We followed Julia’s detailed instructions and reminded ourselves of her masterful teaching style and her enthusiasm for the
tools and techniques of cooking. Along the way we featured specific tools and gadgets in Julia's home kitchen, which has been on view at the museum since 2002,
and, true to her philosophy, we shared our experiences in this space. We invite you to join with us in this celebration of Julia Child's life, work, and
contributions to American culinary history.
How to Submit Your Photo or Story
We want YOU to follow Julia’s recipe with us and share your stories and photos here. We want to know the where, what, when, why
and how—of serving, eating, and enjoying too.
There are two ways to share your experiences cooking Julia Child’s recipes.
2. TEXT, PHOTOS, VIDEO: You can submit your story, photo, and/or video using this online form.
Julia Child (1912-2004) introduced French cuisine and cooking techniques to the American mainstream through her cookbooks and television programs.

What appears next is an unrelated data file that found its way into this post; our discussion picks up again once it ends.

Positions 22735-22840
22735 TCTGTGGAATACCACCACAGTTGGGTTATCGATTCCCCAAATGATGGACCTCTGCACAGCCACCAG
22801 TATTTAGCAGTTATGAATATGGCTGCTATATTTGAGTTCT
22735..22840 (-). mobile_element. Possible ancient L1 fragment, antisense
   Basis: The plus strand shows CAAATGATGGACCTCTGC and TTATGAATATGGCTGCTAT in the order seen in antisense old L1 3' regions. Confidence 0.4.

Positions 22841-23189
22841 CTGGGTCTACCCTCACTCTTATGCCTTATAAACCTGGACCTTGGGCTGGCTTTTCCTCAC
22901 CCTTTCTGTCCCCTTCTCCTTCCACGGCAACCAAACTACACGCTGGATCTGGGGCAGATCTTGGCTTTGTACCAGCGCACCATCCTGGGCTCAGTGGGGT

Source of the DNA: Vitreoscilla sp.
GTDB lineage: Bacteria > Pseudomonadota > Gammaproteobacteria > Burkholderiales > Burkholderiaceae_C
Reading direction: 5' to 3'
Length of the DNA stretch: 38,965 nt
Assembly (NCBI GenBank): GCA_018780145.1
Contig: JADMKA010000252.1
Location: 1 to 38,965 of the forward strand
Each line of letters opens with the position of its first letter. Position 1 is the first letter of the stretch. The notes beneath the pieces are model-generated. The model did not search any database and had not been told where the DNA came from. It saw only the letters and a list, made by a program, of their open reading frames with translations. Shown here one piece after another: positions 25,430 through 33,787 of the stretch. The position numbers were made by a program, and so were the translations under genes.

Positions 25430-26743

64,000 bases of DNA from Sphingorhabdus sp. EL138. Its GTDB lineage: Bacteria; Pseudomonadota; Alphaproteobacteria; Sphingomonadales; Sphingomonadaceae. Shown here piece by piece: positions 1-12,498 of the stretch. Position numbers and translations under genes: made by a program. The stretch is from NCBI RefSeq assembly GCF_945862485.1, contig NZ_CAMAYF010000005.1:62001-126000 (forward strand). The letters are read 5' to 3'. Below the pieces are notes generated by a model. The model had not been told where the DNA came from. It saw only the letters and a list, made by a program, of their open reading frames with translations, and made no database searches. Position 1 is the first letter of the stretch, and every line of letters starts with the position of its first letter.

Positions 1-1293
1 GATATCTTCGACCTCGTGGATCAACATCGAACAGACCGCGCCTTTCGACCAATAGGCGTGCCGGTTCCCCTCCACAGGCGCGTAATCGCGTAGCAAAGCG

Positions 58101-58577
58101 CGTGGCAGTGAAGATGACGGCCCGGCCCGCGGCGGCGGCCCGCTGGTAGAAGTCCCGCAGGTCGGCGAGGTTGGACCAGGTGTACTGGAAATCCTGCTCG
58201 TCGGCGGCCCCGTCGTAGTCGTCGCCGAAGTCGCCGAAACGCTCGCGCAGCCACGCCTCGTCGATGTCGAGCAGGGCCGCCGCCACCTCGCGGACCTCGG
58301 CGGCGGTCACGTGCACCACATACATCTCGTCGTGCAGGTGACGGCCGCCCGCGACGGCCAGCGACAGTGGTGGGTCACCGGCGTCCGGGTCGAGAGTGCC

Note: The museum posted new recipes from Julia's canon each week during August-December 2009. While we've stopped adding new recipes, we hope that you'll still cook, eat, and share your experiences with us on this site. Bon appétit!
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your kitchen? Share a photo of your favorite kitchen tool on our Flickr
Julia identified and demonstrated many of her kitchen tools during an interview with the Smithsonian team in 2001. She spoke glowingly of this large, oval, black steel sauté pan, declaring it the perfect pan for one of her favorite dishes, sole meuniére, “where you sauté the whole sole in butter. It’s lovely! You want a pan that the whole thing can fit in, so that oval is a wonderful pan.” This pan was among those donated to the Smithsonian in 2009.
This week, new media project manager Dana Allen-Greil shares what she learned about clarified butter and adding lemon juice to a hot pan while making Julia’s sole meuniére.